And now for something totally different… but not really: The power of the teacher/student relationship

In teacher education, and on this site in particular, we often discuss the power of the relationship between teacher/student for fostering student success.  My blog today is about the teacher/student relationship but not the kind we  typically discuss in teacher education where we look to the classroom teacher and the child in a school setting. My blog today is about a Muay Thai (martial art)  trainer and his fighter.  There is much to learn about teaching and learning from the martial arts world. While the two contexts, martial arts and traditional schools, are vastly different the elements of the teacher/student relationship are transferable. In my experiences as a classroom teacher, teacher educator, and student and fighter of Muay Thai, there is much to be gained from thinking about and understanding the elements of such relationships and thinking about them in relation to one’s own practice. My partner is a martial artist and trainer of world class fighters. I have observed his practice for over a decade, watching closely and listening carefully in order to better understand his interactions with his students/fighters. One thing is for certain, the relationships involved for students who achieve greatness and significant improvement in, not only the martial art but also,  their overall quality of life have consistently demonstrated the following as leading elements to their success:

1. Love. Both teacher and student must love what they are teaching and learning.  Passion, excitement, and engagement seem to be necessary components for building a love for learning and achievement.

2. Respect. Both teacher and student must have respect: respect for themselves, each other, and the discipline they are learning. Respect includes training for the discipline itself. Consistency, practice, repetition, commitment to improvement  is part of demonstrating respect.

3. Belief.  When a student is able to visualize their success and believes they can achieve that success, they most likely will. Their teacher instills the belief and supports its development. Belief is likely to be most difficult because it requires trust, vulnerability, and will. However, belief is what generates the most power to achieve.

Love ~ Respect ~ Believe

My partner, Ajahn Suchart, believes. He believes in his students and he shows this in a number of ways: in his genuine care and belief in his students, in his belief in his own pedagogical content knowledge, in the giving of knowledge, his commitment to students’ development, in the time he devotes to his students. Over the years I have asked students “what is it about this place (Siam No1, the martial arts school) that make you love learning and strive for success?” The dominant responses are  “Ajahn Suchart believed in me”, “He is one of the few teachers I felt truly cared about me” and “Ajahn Suchart’s passion for Muay Thai is contagious”.  I am certain that the art itself, Mauy Thai, is a leading factor for wanting to improve and excel, yet just as with regular classroom teachers, it is the teacher and their commitment and belief in their students that holds much of the power to influence the learning experiences and achievement of students.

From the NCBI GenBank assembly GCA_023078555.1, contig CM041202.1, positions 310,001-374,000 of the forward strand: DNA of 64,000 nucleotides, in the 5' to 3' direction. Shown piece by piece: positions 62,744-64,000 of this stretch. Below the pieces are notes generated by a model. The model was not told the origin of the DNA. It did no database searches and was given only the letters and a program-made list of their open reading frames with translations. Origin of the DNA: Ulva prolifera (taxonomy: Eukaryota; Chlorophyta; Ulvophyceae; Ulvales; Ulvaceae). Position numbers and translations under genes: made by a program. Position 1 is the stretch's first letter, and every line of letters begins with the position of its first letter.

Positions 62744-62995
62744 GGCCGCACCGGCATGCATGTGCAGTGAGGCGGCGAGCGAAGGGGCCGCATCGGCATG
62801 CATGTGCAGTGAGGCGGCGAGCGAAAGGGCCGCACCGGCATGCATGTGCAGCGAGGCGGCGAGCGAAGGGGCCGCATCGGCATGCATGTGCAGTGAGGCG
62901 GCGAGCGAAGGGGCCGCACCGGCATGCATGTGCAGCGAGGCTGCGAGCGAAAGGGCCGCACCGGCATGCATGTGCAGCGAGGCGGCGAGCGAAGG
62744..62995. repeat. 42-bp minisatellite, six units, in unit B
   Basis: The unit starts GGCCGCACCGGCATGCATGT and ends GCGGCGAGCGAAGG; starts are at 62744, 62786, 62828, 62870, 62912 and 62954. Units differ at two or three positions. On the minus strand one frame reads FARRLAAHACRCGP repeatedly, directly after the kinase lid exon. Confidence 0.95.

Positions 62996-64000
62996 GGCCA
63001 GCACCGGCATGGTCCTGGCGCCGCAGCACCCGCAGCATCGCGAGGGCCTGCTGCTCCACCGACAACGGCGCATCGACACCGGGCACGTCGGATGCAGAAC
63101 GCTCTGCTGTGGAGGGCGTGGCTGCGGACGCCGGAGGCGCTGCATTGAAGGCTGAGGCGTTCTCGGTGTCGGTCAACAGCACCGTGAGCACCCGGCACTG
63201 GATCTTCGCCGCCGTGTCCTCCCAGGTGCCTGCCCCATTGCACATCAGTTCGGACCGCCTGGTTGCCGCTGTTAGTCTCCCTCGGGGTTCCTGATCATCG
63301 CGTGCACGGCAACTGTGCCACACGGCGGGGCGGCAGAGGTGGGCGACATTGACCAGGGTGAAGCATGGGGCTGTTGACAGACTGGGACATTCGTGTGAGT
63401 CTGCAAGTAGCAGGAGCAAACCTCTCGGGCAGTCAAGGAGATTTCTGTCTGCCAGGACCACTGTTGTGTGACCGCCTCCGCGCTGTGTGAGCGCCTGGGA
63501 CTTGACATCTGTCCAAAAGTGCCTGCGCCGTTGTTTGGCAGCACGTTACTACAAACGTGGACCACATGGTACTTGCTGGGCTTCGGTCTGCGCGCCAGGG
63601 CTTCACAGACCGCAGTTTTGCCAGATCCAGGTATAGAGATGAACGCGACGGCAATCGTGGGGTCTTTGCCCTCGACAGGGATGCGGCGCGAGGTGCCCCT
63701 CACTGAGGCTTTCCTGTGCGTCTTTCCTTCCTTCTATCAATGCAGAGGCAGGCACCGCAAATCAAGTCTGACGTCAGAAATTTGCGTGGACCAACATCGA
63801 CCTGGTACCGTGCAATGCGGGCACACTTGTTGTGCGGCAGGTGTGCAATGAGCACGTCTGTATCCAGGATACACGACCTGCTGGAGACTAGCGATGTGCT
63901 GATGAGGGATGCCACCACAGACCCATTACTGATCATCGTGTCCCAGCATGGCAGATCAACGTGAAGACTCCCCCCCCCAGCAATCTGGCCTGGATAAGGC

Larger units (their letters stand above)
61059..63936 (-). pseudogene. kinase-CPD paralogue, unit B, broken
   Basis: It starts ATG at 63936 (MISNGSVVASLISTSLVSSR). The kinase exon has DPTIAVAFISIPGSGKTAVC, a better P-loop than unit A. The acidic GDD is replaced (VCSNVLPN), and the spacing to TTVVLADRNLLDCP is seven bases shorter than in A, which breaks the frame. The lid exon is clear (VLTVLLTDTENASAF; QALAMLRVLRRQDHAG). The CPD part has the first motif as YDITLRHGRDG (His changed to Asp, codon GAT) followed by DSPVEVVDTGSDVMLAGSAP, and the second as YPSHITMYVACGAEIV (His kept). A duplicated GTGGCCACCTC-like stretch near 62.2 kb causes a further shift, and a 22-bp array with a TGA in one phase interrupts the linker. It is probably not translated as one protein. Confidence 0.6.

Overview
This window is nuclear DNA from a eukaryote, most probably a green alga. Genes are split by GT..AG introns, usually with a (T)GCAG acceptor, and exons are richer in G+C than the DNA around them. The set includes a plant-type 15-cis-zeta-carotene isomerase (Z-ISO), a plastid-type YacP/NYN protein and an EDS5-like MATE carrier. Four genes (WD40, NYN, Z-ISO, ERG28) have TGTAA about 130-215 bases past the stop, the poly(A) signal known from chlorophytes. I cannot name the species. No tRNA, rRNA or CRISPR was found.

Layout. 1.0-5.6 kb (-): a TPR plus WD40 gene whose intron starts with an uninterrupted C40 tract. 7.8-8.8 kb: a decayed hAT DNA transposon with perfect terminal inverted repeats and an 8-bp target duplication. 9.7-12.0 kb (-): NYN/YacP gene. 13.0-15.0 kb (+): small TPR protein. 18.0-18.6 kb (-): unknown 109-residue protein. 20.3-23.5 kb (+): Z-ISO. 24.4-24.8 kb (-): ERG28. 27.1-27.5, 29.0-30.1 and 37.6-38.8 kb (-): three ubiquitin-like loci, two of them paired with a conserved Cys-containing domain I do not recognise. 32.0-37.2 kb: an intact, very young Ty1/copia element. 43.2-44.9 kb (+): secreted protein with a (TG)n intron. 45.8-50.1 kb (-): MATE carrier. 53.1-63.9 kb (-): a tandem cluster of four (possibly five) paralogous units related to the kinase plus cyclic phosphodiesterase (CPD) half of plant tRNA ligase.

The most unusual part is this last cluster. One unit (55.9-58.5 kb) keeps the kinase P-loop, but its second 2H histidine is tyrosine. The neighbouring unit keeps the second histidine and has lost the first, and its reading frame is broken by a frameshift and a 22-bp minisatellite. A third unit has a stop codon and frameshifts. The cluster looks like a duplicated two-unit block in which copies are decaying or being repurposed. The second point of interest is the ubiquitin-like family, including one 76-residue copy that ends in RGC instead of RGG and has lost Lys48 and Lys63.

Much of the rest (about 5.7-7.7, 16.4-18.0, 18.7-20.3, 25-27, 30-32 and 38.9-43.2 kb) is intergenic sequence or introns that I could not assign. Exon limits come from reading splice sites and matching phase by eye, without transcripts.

And when the teacher truly believes in their students, the possibilities for student achievement are endless… students are empowered to achieve.

Ajahn Suchart’s first World Champion, Clifton Brown, wrote this on social media:

Without the patience, dedication, sacrifice, of time, mind, and body, of Ajahn Suchart, I would not be the man I am.

When people comment on my power as a fighter, strength of my body, beauty of the technique I don’t believe they truly understand, it was buit by this man. Standing immovable at 5’5 taking us hitting him full out, for years. Pressuring us, more than any opponent could. Turning coal to Diamond… Yet, more than his physical dimensions, it was the immovability of his spirit, that forged me, and others into men.

I have become what I am as a man because of you, your faith and belief in me and my potential, even at times when I didn’t believe myself.

Thank you Ajahn(Professor). I love you.


Image is of Ajahn Suchart with World Champion Clifton Brown.

Ajahn Suchart and his students exemplify the elements of an effective teacher/student relationship. The image below reflects the beauty of a teacher/student relationship:  students’ successes are the teacher’s  fuel to continue teaching with passion, commitment and determination.


Watching Ajahn Suchart teach — with utter passion and complete belief — reminds me of what teaching is all about — believing — genuinely believing — in students and through this belief, helping reach their potential and fulfill their dreams.

I am inspired by Ajahn Suchart. His work as a teacher has left significant imprints on the lives of many. As a teacher (educator) this is what I strive to achieve as well — an imprint on the lives of my students.

To view Simon’s last competition click the link below… wait for the end to see the teacher rejoice in his student’s achievement:


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